Here at Niners Nation, we're presenting a series called "90-in-90". We'll be looking at every player on the 49ers offseason roster, one player per post, from now until the start of training camp.
The NFL works in revolutions -- both in the sense of getting back to where it once was and in moving forward.
Today's game panders to the quarterback position more than ever; with 5,000 yard seasons, more passing touchdowns, less interceptions, and higher completion percentages as evidence of that. With the emergence of the dominant quarterback and the NFL's decision to market individual players as primary to team success, passers enjoy huge paychecks, notoriety, and, when they deliver the goods, praise.
Somewhere in all that, the art of the fullback has been lost.
Chase Stuart of Football Perspective detailed the former glory of the fullback position and reasons for its decline back in May:
"And now, the fullback is practically extinct. Games go by without a team lined up (sic) even once in the I-Formation, as the three wide receiver set has replaced more traditional looks. The WCO has been replaced by the spread offense. It's fair to wonder if in ten years, the fullback will be gone for good: in April's draft, only three fullbacks were selected..."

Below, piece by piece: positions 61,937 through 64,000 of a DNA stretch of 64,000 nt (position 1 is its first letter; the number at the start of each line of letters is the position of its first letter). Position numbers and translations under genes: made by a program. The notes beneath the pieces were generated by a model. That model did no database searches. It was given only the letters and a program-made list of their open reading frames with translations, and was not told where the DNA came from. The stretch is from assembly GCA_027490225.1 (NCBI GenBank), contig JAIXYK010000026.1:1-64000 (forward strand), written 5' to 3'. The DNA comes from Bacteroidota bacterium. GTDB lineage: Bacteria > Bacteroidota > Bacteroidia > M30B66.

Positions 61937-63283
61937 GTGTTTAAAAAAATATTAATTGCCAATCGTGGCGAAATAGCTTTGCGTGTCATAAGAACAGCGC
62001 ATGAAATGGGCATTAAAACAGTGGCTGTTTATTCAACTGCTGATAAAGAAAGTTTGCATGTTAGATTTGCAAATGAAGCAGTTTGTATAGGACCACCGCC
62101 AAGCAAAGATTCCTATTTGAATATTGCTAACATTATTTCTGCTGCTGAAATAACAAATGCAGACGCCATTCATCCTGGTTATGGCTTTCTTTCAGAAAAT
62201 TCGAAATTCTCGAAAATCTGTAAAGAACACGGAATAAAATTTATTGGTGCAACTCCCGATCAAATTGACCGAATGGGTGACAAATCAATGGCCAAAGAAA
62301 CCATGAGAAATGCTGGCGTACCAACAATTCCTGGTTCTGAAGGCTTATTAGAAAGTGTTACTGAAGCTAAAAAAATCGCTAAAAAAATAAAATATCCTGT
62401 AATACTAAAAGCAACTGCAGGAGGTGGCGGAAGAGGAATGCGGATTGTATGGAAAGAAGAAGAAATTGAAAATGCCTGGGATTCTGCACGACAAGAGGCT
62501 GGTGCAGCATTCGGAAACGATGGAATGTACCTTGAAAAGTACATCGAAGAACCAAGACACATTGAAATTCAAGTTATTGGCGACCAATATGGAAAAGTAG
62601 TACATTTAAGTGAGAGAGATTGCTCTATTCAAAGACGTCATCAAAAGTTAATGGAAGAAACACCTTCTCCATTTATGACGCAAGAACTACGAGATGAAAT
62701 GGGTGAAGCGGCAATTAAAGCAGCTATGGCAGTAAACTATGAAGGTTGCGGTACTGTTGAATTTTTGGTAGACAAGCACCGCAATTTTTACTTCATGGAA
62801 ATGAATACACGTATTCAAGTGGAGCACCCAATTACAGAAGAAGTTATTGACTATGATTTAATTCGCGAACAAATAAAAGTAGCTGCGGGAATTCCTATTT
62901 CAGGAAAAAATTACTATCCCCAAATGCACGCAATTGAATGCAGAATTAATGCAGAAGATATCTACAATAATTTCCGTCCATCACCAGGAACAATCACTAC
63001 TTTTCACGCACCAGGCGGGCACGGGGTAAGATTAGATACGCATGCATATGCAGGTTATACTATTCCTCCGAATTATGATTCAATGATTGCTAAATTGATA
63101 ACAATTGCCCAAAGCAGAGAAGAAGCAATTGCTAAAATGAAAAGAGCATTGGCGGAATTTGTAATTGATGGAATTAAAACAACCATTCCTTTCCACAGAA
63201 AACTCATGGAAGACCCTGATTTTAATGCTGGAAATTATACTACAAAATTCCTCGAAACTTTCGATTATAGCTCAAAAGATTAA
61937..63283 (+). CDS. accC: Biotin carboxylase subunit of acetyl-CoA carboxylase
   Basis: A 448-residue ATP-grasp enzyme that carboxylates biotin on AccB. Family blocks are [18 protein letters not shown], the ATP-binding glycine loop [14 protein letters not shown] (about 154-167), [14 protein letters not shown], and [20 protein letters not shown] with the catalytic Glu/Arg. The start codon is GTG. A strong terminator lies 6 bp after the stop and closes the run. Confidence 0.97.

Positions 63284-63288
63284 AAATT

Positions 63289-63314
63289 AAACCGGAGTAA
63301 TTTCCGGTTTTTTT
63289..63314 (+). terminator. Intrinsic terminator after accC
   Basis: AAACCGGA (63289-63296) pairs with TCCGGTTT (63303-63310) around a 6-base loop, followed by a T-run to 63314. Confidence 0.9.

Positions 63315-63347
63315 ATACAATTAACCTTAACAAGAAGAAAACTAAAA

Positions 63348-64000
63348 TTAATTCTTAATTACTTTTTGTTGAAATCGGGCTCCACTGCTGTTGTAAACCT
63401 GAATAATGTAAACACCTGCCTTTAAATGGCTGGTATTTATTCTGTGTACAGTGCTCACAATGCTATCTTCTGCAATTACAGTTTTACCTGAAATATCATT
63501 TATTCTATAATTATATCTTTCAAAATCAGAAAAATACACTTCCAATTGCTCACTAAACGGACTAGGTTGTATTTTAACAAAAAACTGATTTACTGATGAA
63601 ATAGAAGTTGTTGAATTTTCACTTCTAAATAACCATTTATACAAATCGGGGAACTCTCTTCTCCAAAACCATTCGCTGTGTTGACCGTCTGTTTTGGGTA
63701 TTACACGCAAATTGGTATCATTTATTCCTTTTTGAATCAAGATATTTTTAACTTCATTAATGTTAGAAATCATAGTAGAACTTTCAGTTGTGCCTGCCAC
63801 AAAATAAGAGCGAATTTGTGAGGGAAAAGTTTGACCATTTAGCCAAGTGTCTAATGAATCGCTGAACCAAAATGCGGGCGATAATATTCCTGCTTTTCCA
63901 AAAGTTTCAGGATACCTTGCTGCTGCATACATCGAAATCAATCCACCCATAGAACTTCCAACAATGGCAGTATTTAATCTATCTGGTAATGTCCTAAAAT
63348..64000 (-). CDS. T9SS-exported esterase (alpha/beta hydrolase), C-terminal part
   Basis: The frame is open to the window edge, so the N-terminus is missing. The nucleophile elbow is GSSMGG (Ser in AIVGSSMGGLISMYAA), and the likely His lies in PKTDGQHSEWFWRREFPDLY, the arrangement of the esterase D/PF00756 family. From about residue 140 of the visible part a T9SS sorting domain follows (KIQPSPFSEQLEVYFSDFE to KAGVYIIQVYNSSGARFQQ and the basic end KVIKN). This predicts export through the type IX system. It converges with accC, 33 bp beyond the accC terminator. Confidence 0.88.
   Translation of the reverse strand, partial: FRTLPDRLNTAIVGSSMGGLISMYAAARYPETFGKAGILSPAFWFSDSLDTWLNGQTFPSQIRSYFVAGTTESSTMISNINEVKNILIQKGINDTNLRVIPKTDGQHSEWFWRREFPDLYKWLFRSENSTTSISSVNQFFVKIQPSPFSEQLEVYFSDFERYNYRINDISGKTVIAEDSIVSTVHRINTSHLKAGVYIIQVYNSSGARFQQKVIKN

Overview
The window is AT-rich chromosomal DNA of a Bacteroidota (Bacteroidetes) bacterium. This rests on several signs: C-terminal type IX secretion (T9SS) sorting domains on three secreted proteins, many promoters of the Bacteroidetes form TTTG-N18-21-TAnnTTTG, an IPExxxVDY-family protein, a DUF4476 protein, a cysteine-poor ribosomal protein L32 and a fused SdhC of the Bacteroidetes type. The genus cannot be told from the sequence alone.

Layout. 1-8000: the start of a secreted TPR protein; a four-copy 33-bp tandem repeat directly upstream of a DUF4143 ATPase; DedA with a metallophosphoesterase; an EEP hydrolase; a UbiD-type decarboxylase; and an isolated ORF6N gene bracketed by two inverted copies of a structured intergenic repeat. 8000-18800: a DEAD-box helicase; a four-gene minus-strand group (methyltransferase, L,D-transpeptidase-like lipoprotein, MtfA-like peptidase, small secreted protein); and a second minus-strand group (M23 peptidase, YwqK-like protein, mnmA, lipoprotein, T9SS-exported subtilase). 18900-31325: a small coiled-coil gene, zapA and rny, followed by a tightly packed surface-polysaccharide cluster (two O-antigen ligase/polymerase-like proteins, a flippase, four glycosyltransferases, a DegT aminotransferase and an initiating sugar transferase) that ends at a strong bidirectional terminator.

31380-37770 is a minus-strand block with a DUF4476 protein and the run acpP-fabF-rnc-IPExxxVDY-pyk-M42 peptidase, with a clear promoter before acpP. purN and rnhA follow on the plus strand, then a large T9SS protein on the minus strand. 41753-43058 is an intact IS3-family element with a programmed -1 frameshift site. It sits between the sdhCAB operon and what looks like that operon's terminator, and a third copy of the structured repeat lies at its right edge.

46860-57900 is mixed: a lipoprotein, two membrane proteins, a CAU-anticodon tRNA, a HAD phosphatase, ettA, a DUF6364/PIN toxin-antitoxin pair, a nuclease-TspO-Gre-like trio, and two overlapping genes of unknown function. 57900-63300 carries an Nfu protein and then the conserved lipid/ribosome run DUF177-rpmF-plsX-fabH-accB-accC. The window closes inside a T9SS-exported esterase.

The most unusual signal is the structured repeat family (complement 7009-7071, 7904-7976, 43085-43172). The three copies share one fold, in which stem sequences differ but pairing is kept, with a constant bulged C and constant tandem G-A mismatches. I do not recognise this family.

Who is to say what will happen in 10 years, but the scarcity of the fullback position in 2012 and beyond is certainly perceivable.
Enter Jim Harbaugh.
What goes around comes around and while the league has been tailoring its defenses to combat the spread and rising consistency of 3/4/5-receiver sets, the San Francisco 49ers head coach has created a winning team based on a tough front seven and the most dominant run-blocking line in football today.
I remember the story of when Harbaugh was first hired. He called his former Michigan Head Coach Bo Schembechler, where Harbaugh had played quarterback, to inform him of the news. Before Bo would congratulate Jim, he inquired:
"Jimmy, tell me you are going to have a tight end that puts his hand on the ground on every snap, tell me you will have a fullback who lines up directly behind the quarterback, and a halfback in the I-formation," Schembechler said.